How long does it take to dry up after you stop nursing?

Jenna - posted on 02/24/2009 ( 7 moms have responded )

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I Stopped pumping/nursing just about 3 weeks ago and have not had any pain!! I know I know-I am NOT complaining its just that I still get that "tingling" feeling every now and then. Have I dried up? How long does it usually take?

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Brooke - posted on 11/04/2012

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I'm wondering the same thing! I stopped over a year and a half ago and still leak every now and then...

Rachel - posted on 03/01/2009

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My son declared himself a big boy at 27 months and stopped nursing. About a year and a few odd monhs later I got pregnant and finally stopped producing. Of course, a few months after that I started leaking colustrum for this baby :p so much for having a break from the random wet spots on my shirts!

Anna - posted on 02/24/2009

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Hiya!  I was still producing a small amount of milk for months after I stopped breastfeeding my first child - I think as long as there's no infections etc then there is no need to worry.  Congratulations - am looking forward to when I stop nursing my second baby!

[deleted account]

I stopped nursing my daughter Ella over 3 months ago and can still squeeze out a tiny amount of milk.  I asked my physician about this and he indicated that some women will continue to have milk in their breasts for anywhere from 1 year to a year and a half.  I agree with Anna...as long as you are not having any pain, funky discharge, etc...I wouldn't worry about it!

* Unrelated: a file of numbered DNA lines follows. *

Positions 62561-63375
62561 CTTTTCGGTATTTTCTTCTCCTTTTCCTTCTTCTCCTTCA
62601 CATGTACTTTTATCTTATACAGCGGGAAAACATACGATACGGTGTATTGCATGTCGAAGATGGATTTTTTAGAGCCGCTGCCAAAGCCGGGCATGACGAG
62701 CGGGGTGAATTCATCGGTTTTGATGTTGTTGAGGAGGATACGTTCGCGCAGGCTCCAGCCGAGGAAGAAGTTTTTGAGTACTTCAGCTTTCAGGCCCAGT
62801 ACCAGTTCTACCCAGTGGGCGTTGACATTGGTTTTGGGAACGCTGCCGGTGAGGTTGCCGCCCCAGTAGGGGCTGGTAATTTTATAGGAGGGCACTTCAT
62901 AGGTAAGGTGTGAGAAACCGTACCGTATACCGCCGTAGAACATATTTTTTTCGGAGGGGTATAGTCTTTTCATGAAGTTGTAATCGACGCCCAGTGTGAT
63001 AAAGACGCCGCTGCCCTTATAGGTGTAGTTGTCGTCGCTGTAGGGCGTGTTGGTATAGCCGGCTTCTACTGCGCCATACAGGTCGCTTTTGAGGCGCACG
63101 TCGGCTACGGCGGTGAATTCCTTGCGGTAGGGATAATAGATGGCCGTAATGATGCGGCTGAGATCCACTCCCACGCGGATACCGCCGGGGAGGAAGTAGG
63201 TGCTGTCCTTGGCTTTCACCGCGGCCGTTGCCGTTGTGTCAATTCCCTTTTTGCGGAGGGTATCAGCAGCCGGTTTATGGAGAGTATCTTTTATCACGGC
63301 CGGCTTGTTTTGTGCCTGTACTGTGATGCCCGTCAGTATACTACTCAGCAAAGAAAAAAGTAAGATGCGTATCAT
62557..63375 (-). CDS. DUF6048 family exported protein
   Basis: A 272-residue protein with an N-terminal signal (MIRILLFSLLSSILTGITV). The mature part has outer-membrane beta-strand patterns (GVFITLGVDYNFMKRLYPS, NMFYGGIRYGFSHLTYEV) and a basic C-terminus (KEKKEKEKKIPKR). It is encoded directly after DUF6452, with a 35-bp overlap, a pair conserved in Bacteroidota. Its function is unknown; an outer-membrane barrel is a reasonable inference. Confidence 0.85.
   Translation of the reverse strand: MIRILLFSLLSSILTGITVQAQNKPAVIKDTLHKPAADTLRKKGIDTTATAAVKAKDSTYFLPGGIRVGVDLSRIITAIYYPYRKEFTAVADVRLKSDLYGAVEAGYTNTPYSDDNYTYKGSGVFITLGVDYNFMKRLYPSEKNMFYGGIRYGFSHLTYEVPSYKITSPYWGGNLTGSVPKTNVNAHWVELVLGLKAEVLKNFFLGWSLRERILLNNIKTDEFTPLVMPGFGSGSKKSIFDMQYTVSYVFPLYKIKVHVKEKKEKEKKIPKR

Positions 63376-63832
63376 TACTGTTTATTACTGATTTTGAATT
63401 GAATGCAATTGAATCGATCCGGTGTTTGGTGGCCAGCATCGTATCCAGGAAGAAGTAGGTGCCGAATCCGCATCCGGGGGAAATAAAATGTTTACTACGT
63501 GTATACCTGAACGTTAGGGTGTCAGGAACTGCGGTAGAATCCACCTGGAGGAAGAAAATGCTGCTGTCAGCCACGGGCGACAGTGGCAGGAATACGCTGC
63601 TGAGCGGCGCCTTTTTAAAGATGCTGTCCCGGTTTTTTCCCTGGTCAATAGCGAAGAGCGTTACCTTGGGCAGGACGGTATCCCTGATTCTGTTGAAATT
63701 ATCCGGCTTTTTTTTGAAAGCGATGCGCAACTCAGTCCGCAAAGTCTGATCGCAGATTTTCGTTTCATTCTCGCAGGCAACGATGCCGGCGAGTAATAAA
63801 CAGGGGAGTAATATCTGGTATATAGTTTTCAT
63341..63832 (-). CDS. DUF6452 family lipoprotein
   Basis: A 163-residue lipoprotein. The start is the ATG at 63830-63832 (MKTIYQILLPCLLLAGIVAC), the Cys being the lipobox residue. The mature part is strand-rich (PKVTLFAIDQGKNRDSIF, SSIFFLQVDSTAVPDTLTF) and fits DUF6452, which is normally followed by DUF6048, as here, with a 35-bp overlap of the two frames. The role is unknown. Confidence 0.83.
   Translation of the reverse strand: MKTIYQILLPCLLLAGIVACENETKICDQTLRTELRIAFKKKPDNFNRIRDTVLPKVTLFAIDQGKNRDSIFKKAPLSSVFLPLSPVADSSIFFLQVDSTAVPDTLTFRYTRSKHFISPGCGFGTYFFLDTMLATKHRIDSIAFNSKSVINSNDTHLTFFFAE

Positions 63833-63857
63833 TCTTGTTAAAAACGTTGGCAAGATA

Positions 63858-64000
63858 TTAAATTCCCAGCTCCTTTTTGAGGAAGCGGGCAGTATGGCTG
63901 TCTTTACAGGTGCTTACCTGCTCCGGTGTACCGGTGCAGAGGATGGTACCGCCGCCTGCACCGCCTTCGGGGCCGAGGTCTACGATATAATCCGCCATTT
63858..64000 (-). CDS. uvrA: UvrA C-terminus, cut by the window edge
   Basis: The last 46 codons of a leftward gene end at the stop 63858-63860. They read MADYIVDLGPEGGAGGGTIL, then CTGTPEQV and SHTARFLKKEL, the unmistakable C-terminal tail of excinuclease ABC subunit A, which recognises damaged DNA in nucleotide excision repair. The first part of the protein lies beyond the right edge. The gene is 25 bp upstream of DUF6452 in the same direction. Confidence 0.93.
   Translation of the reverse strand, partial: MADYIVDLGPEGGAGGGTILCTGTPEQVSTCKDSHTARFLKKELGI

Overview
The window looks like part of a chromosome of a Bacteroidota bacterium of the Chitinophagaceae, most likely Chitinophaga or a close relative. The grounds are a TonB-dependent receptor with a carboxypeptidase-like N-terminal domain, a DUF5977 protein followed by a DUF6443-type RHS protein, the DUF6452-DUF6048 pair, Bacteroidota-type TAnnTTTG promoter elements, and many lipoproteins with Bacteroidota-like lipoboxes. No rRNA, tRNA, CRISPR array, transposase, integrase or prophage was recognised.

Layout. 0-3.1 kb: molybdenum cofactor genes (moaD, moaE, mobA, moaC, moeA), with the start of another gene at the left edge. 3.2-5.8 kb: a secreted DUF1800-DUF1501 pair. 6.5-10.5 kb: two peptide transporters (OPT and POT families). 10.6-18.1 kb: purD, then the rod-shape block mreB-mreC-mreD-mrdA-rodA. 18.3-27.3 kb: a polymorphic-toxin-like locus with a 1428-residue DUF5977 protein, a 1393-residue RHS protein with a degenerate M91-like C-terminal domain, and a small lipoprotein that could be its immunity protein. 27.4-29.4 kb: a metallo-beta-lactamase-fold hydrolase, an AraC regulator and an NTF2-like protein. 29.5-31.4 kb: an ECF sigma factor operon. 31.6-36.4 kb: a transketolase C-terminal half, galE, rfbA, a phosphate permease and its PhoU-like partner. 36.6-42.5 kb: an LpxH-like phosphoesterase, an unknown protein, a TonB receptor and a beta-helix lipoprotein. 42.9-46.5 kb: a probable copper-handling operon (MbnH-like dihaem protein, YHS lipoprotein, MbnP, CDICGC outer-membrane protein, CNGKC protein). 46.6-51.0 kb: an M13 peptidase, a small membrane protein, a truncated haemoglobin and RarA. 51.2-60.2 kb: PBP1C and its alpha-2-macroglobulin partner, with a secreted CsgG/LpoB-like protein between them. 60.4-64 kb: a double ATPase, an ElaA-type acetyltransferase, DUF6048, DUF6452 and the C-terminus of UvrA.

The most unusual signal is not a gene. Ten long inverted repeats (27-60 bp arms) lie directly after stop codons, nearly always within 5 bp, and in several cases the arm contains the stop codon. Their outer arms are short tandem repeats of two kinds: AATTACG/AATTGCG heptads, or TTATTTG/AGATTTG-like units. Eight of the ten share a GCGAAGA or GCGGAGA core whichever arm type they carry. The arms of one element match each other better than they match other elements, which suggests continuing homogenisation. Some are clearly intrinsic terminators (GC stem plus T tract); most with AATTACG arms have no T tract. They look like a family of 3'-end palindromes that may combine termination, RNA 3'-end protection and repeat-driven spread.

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Jessica - posted on 02/24/2009

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I had to quit breastfeeding my baby due to other problems and dried up within three weeks and had no problems, tingling feelings etc. I think it just depends on how long you breastfed for, whether you had problems with that or not, and its probably different for every woman.

Kirsty - posted on 02/24/2009

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Personally I stopped producing any real amount of milk after a week or so.  I was told by my nurse that if I had aby discomfort I could use savoy cabbage leaves as they help to stop milk production.  No idea how this works but it's certainly worth trying although apparently you smell like coleslaw!!  :)

April - posted on 02/24/2009

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I have read that it can take anywhere from 1 month to nearly a full year (some women report even longer) to be completely and totally done producing any milk. So as far as I know, it is an individual sort of thing and doesnt follow any set period of time to happen. The only way you'd know for sure is the attempt to express some milk by hand and see what you get?

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